After assembly, I did a few short break-in rides for thermal cycling, then rode 50 miles of easy dirt roads and trails, followed by 10 miles of more challenging terrain. Back in the garage, I checked the valve clearances. Intakes were still tight at .004 and exhausts were ok at .011. I'll order some new intake shims tomorrow. I plan to change the oil and filter before the next ride.

So, how did it feel? Terrific! Even though I took it easy and didn't ride any high-elevation technical trails, I did manage to give it a good shakedown. The bike feels much stronger on the low end and mid range. It pulls and pulls in second and third on hills like it never did before. It feels more like, dare I say it, a strong XR280 than a peaky CRFX. It has a really impressive "crawl" feeling. But it still has that CRFX peak power!

It's impossible for me to say which contributed the most to the improved performance - the 270 kit or the '05 R head. I've done 280 kits on XRs and seen similar mid-range performance improvements over stock, so I'm betting the 270 kit was the biggest factor. Based on other comments I've read about the R head, I think it also added a significant but lesser performance improvement. I recommend doing both of these mods at the same time for maximum improvement. Keep in mind that my 250X has the exhaust baffle drilled and part of the airbox top cut out, but is otherwise stock. If you have made the CCC mods, you may not see as much performance improvement.

Break-in is finished, and I'm seeing the performance that I'll be enjoying for the rest of the year. I'm looking forward to riding on the good trails this summer.

I spent $500 for the 270 kit, about $375 for the '05 250R head, valves, and other parts, and $150 for a new cylinder, for a total of about $1025. I bought the cylinder to allow Thumper to install the new liner while I was still riding the stock bike.

Is the performance increase worth what I spent? You bet.

Oh, my wife says I sure look goofy walking around with a silly grin on my face ;-)

 

Honda parts and prices

When I bought the '05 250R cylinder head assembly, I decided to use some parts from my old 250X head because they were in great condition. I did order new valves and springs and a few other items. I think I could have gotten by with the old valves and springs because they looked good and measured within tolerance, but I'd probably kick myself if I ended up with valve recession problems using the old valves. You may decide to go with all new parts or reuse more than I did, but make sure the reused parts are in good condition.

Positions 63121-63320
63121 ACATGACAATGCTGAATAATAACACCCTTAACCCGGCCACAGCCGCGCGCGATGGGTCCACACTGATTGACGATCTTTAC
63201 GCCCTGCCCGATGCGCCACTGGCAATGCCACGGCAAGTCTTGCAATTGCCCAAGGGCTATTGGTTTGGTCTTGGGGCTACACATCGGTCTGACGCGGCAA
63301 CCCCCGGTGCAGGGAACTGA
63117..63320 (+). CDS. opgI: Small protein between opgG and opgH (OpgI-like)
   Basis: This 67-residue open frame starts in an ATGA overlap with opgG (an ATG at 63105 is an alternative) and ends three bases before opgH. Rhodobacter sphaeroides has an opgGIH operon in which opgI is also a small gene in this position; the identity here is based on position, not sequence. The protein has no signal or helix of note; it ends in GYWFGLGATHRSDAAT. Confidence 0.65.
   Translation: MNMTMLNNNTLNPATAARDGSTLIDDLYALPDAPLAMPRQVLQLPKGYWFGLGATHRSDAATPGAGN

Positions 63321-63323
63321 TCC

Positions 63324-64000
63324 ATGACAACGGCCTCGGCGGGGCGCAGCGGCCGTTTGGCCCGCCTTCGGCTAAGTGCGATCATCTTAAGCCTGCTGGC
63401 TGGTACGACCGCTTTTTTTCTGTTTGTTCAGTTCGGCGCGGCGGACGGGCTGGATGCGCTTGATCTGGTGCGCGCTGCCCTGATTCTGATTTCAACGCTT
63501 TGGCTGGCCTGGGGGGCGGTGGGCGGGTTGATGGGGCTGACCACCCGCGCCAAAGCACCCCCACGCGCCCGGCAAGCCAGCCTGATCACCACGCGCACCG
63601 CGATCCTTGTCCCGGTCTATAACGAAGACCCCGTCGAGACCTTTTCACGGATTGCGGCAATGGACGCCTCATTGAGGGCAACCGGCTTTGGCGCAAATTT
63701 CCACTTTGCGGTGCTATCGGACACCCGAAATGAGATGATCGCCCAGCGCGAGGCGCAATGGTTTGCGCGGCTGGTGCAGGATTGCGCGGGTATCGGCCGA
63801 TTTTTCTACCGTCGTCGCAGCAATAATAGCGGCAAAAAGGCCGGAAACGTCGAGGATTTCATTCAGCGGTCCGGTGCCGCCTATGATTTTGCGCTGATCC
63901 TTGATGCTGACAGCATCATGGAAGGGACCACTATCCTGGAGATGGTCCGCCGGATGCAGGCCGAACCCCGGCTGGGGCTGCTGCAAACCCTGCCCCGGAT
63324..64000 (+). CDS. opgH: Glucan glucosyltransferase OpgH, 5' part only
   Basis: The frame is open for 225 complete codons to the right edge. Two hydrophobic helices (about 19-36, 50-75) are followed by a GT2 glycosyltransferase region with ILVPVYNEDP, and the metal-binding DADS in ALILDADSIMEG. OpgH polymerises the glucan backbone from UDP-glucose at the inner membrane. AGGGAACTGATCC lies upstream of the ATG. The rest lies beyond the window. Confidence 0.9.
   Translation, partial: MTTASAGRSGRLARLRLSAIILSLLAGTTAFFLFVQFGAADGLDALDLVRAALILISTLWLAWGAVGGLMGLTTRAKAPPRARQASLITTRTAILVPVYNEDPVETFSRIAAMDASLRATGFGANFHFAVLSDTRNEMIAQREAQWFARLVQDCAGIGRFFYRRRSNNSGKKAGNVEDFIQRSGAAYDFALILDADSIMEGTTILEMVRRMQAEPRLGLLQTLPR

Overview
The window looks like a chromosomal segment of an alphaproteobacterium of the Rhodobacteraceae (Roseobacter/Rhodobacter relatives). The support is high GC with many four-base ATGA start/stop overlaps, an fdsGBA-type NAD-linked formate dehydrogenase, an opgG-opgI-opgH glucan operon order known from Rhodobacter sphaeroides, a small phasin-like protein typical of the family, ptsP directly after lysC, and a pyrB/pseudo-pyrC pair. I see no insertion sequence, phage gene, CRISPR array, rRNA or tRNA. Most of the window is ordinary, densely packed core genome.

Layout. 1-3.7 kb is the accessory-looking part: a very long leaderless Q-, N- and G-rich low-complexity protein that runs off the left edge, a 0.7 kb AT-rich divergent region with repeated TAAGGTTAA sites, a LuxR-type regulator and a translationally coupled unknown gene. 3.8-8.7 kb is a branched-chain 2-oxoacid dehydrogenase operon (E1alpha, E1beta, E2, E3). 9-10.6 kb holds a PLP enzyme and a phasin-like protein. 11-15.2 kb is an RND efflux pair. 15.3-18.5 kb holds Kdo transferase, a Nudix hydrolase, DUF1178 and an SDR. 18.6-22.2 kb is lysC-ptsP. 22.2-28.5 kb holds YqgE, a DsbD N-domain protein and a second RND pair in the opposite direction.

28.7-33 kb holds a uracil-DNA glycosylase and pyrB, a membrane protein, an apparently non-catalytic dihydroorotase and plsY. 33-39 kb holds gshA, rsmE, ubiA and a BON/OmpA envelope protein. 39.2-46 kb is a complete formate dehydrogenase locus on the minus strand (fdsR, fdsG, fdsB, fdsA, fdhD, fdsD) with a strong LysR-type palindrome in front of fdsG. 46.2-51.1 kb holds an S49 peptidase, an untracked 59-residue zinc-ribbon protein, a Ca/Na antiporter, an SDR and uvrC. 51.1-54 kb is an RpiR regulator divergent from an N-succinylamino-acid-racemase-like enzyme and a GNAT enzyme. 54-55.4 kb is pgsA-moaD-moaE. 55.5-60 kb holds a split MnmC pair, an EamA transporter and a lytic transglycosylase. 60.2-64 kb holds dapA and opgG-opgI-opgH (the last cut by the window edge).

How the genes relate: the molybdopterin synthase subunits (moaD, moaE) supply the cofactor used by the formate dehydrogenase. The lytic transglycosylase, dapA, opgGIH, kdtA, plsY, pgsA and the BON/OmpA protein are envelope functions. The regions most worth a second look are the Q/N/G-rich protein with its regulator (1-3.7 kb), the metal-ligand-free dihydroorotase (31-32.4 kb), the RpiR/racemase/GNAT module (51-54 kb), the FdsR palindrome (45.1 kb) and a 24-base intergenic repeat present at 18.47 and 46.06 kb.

Service Honda Prices for '05 CRF250R Head and Associated Parts (1/25/05)

Description Part number

Price, each

Price, total

'05 Cylinder head assy - '05 250R 12010-KRN-730

210.64

210.64

Bolt, stud (8x22) - 250X, 2 each 92900-08022-0B

.65

1.30

Joint, water - '05 250R 19523-KRN-730

8.13

8.13

O-ring (19x3) - 250X 91312-KE7-003

1.20

1.20

Bolt, flange (6x20) - '05 250R 96001-06020-00

.59

.59

Spring, in, valve - 250X, 2 each 14751-KRN-670

3.34

6.68

Spring, ex, valve - 250X, 2 each 14761-KRN-670

3.97

7.94

Valve, in - 250X, 2 each 14711-KRN-670

43.50

87.00

Valve, ex - 250X, 2 each 14721-KRN-670

25.07

50.14

Seal, valve stem - 250X, 4 each 12209-GB4-681

3.91

15.64

Seal, ring - 250X 12226-MEB-670

1.57

1.57

Gasket, exhaust pipe - 250X 18291-MM5-860

2.64

2.64

NOTE - I'm reusing the following '04 250X parts, so they are not shown in the table:
camshaft, cam bearing
cam decompression parts
cam thrust washers
cam chain tensioner lifter assembly
cam chain, guide, and tensioner
rocker arm, shaft, and cap
valve lifters, valve cotters
valve spring retainers and seats
cylinder stud nuts and washers
cylinder head mounting bolts
dowel pins
 

The valve shims are also not shown because each engine requires specific fitted shims.

Cylinder and head gaskets are from Thumper (included in the big bore kit).

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 Big Bore Kit v2

In November of 2006, my 250X rolled over 6000 miles on the odometer, and I decided to refurbish the top end. I ordered another Thumper Racing piston kit and gaskets. I have the ductile liner in my current cylinder from the first big bore install, so I didn't have to buy that. I plan to deglaze the cylinder and install the new piston/rings.

<---  I also plan to install an '07 R head with some Ron Hamp components - all four valve springs/locaters/retainers and a set of coated Ferrea steel intake valves.

11/18/06 - I removed the seat, tank/shrouds, exhaust muffler and header, and drained the coolant. I checked the valves clearances and they were fine - .005 IN and .010 EX. These valves have about 3700 miles on them (since the first rebuild) and they've lasted longer than I expected. They look like they could go another 1000 miles! Of the four, the right intake is in the best shape with almost no carbon buildup on the top side and the nicest valve face of all. ---->